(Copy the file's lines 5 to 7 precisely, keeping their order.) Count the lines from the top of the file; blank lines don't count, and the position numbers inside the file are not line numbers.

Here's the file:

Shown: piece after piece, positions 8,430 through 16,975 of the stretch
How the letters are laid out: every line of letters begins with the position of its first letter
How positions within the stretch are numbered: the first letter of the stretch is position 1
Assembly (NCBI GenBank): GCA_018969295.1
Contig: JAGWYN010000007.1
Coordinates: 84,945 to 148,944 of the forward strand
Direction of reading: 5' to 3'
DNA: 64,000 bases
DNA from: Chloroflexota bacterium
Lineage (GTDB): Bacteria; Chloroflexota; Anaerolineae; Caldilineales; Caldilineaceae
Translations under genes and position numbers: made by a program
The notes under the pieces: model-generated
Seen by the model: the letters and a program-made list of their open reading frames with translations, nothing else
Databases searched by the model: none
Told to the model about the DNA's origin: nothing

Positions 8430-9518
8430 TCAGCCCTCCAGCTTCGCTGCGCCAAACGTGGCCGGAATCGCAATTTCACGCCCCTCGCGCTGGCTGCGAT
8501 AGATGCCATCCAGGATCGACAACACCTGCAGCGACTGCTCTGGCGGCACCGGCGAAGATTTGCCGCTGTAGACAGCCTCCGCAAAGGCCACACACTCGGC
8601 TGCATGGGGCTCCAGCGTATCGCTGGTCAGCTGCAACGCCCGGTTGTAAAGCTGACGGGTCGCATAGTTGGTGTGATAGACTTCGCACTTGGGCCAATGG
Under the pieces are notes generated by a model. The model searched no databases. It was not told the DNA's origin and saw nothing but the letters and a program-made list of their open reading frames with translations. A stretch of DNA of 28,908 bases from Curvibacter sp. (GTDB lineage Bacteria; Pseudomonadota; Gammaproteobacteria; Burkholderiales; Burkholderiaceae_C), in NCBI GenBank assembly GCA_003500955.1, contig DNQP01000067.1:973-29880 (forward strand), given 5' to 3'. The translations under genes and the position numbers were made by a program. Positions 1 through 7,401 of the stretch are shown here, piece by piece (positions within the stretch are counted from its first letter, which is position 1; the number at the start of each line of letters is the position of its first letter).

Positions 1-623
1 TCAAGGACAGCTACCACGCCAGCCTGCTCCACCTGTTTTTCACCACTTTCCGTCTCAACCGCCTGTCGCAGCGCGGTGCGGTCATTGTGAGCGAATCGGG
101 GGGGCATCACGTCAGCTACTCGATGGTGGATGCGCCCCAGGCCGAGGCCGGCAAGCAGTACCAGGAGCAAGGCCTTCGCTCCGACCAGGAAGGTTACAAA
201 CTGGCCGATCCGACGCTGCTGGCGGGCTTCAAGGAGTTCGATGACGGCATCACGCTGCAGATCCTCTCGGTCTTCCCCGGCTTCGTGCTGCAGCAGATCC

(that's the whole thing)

Contig: JAGWYN010000007.1
Coordinates: 84,945 to 148,944 of the forward strand
Direction of reading: 5' to 3'